Rove Concepts Review

In my hunt for the perfect Eames Lounge Chair replica, naturally, I set out to inspect Rove Concepts. This company seems to pop up all over the internet whenever you search for something Eames Chair-related. They also have a lot of likes on Facebook, which is not very telling of a furniture company, especially one with such high prices. This isn’t Ikea we’re talking about. Before the horrors hidden behind this scam-riddled company, I want to give you some basic info on them first.

Rove Concepts, also called Rove, is a retailer of midcentury reproductions, with a physical store located in Vancouver, Canada. Most of their sales come from online, as it is an e-commerce company. It began business in 2010 and has seen a lot of growth. But it has a rather blemished reputation for both the quality of products, the life of products, the customer service and much more.

Ridiculously Expensive Chair with Shady Marketing Practices

Their top item, or their “flag-ship item,” as they market it, even though it’s spelled “flagship,” is the Eames Lounge Chair replica. Unlike most replica or reproductions, the Rove lounge chair costs about $1,800. I kid you not. This is the base price, meaning more fees will be attached, depending on the leather finishing of your choice.

I was really disappointed by this. Initially, I was excited by all the different colors of leather Rove offers: 20! I’ve not seen that many options for the Eames lounge replica on any other replica site. They also have three choices of wooden veneers, which if you hover above them, will read $0.00. But that is redundant, that’s not a positive quality. It’s basically Rove trying to counteract the fact that almost every choice of leather will cost you more money for the already expensive $1,800 chair, since each veneer is marketed as “free.” This is but the first shady tactic this company uses.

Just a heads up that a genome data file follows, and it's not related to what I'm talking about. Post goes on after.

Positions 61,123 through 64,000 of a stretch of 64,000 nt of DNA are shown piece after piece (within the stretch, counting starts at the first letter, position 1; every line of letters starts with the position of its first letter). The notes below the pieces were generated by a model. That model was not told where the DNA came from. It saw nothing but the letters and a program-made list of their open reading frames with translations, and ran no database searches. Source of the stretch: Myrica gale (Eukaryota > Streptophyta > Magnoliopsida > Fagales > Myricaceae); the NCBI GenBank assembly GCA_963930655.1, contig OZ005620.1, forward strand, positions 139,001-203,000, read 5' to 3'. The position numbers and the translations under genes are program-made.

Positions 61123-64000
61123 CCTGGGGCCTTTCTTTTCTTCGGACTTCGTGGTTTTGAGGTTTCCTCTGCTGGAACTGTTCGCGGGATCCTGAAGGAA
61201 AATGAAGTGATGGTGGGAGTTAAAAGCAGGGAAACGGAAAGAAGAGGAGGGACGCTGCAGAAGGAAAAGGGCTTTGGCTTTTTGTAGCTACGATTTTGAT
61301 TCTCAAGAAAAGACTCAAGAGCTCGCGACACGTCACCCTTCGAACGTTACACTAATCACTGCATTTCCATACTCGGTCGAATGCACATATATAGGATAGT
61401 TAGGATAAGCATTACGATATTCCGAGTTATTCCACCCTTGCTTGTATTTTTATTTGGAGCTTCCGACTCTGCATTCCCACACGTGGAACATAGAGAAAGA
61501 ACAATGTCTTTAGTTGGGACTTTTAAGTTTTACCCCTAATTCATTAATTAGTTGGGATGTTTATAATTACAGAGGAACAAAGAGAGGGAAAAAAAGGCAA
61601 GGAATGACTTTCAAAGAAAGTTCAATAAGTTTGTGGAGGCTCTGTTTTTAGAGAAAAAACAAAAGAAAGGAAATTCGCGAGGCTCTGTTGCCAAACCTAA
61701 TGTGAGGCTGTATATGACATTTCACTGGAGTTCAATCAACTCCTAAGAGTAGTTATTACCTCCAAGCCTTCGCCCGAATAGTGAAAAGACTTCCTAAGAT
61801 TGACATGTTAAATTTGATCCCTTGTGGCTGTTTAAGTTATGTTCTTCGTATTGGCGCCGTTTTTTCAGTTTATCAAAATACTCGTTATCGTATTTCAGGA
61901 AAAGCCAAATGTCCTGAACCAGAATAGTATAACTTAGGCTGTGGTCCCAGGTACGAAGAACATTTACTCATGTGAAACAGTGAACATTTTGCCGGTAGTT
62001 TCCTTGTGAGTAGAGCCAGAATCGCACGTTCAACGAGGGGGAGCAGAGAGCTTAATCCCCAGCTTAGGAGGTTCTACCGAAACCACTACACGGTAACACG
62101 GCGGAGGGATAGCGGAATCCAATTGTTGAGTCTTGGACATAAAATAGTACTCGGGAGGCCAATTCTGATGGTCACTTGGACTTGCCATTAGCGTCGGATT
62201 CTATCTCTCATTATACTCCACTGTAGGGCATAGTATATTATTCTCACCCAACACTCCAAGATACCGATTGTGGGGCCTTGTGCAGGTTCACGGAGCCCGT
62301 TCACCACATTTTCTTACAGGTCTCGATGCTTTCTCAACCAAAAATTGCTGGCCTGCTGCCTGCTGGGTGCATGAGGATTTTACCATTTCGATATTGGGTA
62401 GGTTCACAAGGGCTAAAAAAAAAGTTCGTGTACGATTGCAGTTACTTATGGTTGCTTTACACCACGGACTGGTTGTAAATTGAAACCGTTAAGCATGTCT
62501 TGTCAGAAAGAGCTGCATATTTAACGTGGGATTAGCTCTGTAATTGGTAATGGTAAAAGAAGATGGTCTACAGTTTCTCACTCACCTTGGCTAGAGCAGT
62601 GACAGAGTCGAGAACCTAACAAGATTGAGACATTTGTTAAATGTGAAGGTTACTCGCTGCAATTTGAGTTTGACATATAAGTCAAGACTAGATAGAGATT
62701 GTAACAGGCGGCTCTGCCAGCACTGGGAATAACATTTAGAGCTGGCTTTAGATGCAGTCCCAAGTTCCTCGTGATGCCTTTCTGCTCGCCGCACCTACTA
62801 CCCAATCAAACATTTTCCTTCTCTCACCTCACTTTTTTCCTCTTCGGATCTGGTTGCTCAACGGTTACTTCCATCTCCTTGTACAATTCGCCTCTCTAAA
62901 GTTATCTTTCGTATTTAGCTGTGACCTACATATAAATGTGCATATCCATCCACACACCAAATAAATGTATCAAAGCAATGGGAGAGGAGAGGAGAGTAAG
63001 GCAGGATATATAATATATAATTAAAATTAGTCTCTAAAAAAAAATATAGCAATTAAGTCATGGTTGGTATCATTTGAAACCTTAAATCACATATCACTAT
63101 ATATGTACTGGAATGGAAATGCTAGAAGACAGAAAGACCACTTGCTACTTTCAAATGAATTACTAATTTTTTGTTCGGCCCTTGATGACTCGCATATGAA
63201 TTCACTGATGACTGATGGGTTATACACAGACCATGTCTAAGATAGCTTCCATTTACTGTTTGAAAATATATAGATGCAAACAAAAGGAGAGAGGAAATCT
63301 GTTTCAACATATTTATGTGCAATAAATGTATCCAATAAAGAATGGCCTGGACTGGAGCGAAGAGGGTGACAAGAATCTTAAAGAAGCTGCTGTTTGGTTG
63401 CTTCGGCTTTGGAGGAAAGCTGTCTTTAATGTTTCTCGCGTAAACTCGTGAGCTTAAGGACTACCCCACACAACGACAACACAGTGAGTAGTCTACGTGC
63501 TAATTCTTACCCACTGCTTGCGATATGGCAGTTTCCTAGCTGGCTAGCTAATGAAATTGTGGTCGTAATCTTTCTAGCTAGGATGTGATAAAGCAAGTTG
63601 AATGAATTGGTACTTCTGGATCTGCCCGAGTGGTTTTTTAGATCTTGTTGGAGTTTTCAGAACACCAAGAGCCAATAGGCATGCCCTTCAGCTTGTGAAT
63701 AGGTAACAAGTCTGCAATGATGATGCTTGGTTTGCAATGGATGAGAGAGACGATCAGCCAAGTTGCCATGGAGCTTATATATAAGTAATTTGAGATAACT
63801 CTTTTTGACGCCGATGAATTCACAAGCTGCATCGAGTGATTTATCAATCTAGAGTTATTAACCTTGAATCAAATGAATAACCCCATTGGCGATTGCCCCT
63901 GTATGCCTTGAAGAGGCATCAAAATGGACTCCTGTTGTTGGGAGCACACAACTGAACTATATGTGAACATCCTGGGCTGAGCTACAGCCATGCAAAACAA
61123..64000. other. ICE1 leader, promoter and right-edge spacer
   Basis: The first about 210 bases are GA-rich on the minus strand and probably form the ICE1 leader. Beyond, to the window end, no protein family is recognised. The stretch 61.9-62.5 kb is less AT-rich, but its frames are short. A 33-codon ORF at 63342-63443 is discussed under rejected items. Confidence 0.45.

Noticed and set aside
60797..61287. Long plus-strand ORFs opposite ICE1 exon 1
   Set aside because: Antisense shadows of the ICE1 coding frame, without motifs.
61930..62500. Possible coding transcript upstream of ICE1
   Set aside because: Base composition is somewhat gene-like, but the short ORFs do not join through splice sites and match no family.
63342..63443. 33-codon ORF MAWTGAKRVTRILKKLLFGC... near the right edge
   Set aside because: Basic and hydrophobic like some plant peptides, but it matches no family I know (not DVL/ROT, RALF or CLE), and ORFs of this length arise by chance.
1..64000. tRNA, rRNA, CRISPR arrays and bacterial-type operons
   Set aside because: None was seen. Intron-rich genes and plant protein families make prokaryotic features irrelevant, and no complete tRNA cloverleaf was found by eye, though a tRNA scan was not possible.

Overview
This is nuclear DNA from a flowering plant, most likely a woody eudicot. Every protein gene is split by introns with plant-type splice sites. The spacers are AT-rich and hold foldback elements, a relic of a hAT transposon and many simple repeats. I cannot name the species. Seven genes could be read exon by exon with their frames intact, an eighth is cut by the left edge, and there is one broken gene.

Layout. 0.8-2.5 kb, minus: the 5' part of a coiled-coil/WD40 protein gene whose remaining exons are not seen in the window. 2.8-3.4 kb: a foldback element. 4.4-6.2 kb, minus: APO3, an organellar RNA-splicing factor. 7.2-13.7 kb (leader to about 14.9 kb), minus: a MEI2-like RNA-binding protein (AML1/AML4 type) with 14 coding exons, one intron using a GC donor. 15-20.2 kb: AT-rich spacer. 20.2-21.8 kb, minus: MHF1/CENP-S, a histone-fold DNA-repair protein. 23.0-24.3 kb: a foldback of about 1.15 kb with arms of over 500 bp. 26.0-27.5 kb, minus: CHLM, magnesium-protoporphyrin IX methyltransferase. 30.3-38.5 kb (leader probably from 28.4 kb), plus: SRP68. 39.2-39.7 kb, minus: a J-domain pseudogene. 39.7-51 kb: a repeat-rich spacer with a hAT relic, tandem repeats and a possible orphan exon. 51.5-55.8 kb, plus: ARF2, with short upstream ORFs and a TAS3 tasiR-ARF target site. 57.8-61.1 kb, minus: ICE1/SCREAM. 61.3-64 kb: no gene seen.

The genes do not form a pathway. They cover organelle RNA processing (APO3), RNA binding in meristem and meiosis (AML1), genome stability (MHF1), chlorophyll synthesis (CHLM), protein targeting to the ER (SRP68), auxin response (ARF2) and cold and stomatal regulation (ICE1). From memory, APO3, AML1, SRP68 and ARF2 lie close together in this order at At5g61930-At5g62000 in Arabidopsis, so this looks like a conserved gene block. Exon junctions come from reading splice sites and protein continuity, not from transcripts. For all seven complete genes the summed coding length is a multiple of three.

Another one is how misleading the pricing is on this site. After clicking the seating tab, I was taken to a page with the Eames lounge chair replica as the first chair, unsurprisingly. Below the chair, $1,695 was the listed price. As soon as I clicked on the link to the Eames lounge chair replica, the price was $1,795. How did $1,695 suddenly become $100 more expensive? Well, according to my conversation with the representative over the phone, who called himself “Alex,” $1,695 was the price of ONLY one combination of leather and veneer. It was only for the Modena Eggshell leather and Palisander veneer. Unbelievable! Nowhere on the product page did it even mention that sale. What’s even more spurious is that under the seating tab, $1,795 was crossed out next to the $1,695 price. How a company can so casually lie is beyond me.

Most Items Take 10-14 Weeks to Arrive, Swatches Take Over a Week